Book stores and school uniform shops recorded brisk business even as parents lamented about the harsh economic times.
“I have managed to get just a few items for my son due to financial constraints. I hope the school management will allow him in as I struggle to get more to buy the remaining items,” said Jane Wairimu, a parent in Kitale.
Many parents interviewed spoke of the challenges in raising money to meet the cost of education for their children.
“I have been struggling to raise fees for my two children and it is a nightmare for me. I operate an eatery in Kitale, but the earnings are not good due to Covid-19. I don’t know how to raise the required fees,” said John Maina.
In Nandi, parents who spoke to The Standard cited harsh economic times that have made it difficult to make ends meet. Gladys Kosgei, who skipped going to church to spend the better part of yesterday morning shopping for her son, said she did not have enough money to buy all that was required by the school.
“I don’t have money to buy over six books for my son who is joining Form One in one of the local schools. With only Sh3,000, I am forced to pick three books for the first term,” said Mrs Kosgei. A shop attendant said for the last one week they have been able to attend to over 2,000 clients, mostly parents buying books for their children returning to school.
A spot check in Kisumu town yesterday revealed long queues at books and uniform shops, with parents claiming that prices of commodities had been hiked.
Despite Education Cabinet Secretary George Magoha indicating that the government had secured textbooks for all learners, the parents claimed they had been issued with long lists of books. Adan Hussain, a parent who had visited Anvi Bookshop in Kisumu, was overwhelmed as he tried to balance his budget to cater for his three children. “The bookshops are claiming that the increased taxes by the government has hit them hard and they have to pass the burden to us, leading to hiked prices of books. A book I bought at Sh120 last year is now retailing at Sh300. This is sad,” said Adan.
Adan said he had to leave out some of the books as his budget could not meet the new prices.
Phena Atieno, another parent, said she had to sacrifice some domestic needs in order to afford the books required by her three children.
With the economic impacts caused by the coronavirus pandemic, Atieno said many parents have been overwhelmed. “The government should come to our rescue. This is the time we need the government most,” she said.?
In Taita-Taveta County, parents will have to dig deeper into their pockets following the introduction of extra fees by some public secondary schools.
In separate fees structures from various schools seen by The Standard, parents will also be required to pay more for water, electricity, and workers in their respective schools.
Among the new programmes to be funded by parents include academic progress, recruitment of new teachers, education days and activities.
“We are now paying Sh70,000 from Sh35,000. They have increased development fund,” said a woman whose son is in a boarding school.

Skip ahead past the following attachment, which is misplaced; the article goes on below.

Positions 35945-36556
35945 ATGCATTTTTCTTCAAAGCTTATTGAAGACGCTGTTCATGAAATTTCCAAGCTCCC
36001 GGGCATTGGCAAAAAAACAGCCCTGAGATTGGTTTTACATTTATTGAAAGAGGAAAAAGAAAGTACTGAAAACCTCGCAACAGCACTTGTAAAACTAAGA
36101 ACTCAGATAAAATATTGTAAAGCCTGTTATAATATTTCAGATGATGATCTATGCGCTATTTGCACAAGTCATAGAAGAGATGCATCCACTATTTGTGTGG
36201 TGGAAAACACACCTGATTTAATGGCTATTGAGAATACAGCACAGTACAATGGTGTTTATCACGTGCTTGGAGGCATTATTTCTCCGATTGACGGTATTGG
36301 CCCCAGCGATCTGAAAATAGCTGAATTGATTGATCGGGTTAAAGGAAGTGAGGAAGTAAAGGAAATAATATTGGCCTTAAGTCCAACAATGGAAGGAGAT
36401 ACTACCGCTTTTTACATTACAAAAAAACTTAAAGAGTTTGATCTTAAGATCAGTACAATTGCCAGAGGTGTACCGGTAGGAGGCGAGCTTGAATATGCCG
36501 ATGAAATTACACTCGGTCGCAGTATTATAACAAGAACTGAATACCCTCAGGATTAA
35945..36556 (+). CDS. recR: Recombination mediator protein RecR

At Canon Kituri Secondary School, parents will be required to pay Sh14,000 more for their children’s upkeep.
In addition, parents will be required to buy two reams for printing paper. According to the fee structure, parents will pay Sh35,000 as per the government directive for Form Two and Form Four.
The school principal, Ms Grace Mwawasi, said parents and the management had agreed that students will be given tea and two buns during tea break all the days of the week.
She said each parent is required to pay Sh500 per month for the same. “All Form Three and Two students are required to replace old uniforms and shoes. Our school shoes must have shoelaces. Bed covers for boys are blue and for girls pink. The items are available at the school at a cost of Sh1,000,” stated the senior principal.
“We appreciate all parents and stakeholders for your support has enabled us to realise an upwards trend in academic performance. Let us continue working as a great team to attain better results,” stated Mwawasi.
At Dr Aggrey Boys High School, Principal Rodgers Mwafungo said they had earlier met and agreed with parents to employ more teachers.
“We have an acute shortage of teachers and we met with parents to agree on how to employ more teachers. I met parents with children in Forms One, Two, and Three where we made a resolution. I will also meet Form Four parents and if we do not agree with them, then I will respect their decision,” he told The Standard yesterday.
Bura Girls National School Principal Eunice Wambua said her institution has not raised fees.
She, however, noted parents need to be fully involved in the matter to avert confrontation.
Ms Wambua disclosed that fees had been reduced from Sh53,544 to Sh45,000 for national schools as per the directive from the government.
“I believe that for any extra levies parents must be involved. Some parents in the Coast region are, however, engaging in politics that are detrimental to education,” stated the principal.
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